Fog on their home airfields was such a hazard to RAF aircraft returning from bombing operations that in 1942 the Prime Minister, Winston Churchill, ordered the Petroleum Warfare Department to develop a way of dispersing it. The result was FIDO – Fog, Intensive, Dispersal Of – a network of pipes and petrol burners capable of clearing fog from runways.
FIDO was installed at 15 airfields around the UK – most of them in Bomber Command – as well as at some airfields in the USA and in the Aleutian Islands. By burning petrol at the rate of 100,000 gallons (456,000 litres) per hour FIDO could produce sufficient heat to lift fog and enable pilots to take-off and land safely when poor visibility would otherwise have made flying too dangerous.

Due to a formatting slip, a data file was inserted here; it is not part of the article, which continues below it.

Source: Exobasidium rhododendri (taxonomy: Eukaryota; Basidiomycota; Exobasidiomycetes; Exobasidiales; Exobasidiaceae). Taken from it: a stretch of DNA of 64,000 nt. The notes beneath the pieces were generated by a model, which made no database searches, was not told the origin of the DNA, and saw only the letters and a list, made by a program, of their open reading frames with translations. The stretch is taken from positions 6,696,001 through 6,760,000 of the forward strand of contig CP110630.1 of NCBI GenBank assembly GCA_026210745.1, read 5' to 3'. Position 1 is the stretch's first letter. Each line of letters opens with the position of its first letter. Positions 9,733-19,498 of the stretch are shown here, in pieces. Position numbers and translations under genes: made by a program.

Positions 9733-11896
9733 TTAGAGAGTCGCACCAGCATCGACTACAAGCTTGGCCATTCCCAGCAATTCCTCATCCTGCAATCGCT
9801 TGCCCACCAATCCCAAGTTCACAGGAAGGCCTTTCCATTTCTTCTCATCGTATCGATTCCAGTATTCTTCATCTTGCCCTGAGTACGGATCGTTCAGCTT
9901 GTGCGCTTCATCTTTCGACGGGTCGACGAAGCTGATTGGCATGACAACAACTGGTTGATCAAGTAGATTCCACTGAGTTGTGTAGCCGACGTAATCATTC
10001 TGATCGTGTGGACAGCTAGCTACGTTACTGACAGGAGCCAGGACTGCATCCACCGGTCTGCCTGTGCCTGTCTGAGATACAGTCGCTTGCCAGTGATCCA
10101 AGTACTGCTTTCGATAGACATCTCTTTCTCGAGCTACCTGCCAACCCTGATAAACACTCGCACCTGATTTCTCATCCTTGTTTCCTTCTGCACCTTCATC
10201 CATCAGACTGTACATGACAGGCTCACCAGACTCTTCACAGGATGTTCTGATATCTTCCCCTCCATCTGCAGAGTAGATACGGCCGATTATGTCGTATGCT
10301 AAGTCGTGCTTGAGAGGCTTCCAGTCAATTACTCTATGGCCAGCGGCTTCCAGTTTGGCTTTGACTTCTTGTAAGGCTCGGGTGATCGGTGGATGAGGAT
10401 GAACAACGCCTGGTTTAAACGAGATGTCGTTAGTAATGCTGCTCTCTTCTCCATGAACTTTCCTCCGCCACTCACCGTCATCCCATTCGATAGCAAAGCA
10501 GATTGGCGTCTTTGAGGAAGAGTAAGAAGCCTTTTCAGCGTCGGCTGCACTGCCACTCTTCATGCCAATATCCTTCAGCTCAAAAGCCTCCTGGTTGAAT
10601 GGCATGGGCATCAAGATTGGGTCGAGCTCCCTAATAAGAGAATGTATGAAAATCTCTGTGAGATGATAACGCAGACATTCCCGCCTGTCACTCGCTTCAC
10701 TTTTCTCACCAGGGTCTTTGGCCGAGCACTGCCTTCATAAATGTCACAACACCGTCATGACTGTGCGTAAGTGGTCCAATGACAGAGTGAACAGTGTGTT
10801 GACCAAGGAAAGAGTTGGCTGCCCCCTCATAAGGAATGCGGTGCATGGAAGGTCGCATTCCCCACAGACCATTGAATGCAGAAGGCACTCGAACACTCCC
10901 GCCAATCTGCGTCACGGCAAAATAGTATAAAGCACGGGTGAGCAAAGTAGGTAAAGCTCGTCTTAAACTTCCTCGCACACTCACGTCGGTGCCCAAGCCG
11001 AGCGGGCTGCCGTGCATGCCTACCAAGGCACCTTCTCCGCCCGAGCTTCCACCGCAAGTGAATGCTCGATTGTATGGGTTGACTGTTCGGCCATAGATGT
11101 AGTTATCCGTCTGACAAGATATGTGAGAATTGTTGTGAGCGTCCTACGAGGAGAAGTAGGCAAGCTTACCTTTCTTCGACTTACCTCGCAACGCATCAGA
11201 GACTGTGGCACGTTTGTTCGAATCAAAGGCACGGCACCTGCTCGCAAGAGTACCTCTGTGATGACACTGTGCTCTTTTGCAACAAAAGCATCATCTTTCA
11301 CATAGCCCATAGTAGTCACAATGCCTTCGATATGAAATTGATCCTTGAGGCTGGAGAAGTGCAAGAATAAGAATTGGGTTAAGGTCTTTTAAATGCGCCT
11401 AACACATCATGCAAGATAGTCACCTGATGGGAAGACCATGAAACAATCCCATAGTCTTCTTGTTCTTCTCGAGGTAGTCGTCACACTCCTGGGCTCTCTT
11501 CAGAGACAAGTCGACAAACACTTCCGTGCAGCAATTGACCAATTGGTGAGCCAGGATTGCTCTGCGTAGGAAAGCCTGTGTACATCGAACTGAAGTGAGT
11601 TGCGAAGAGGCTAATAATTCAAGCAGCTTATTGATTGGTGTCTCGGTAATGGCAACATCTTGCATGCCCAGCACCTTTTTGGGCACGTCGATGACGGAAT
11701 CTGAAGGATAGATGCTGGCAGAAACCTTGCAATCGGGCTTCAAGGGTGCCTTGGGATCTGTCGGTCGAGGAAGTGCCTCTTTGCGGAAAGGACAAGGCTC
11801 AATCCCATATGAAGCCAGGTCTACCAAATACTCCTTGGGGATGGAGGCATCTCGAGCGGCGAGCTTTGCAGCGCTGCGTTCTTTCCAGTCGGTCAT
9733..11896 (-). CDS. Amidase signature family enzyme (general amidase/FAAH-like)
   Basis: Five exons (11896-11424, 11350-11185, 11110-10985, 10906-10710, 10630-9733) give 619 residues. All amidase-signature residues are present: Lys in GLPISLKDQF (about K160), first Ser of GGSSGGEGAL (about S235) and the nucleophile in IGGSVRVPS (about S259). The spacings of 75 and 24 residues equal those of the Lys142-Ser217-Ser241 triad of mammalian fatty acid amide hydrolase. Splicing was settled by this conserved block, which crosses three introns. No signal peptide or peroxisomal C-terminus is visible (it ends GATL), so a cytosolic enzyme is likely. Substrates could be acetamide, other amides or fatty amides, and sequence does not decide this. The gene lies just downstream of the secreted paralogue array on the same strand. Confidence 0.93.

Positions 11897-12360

Between 1943 and 1945 2,500 aircraft landed safely in fog thanks to FIDO, saving the lives of 10,000 aircrew. FIDO also helped to shorten the war by allowing operations to continue when the weather would have made flying impossible. The last FIDO installation, at RAF Manston, was removed in 1959.
Collection Ref: X001-4342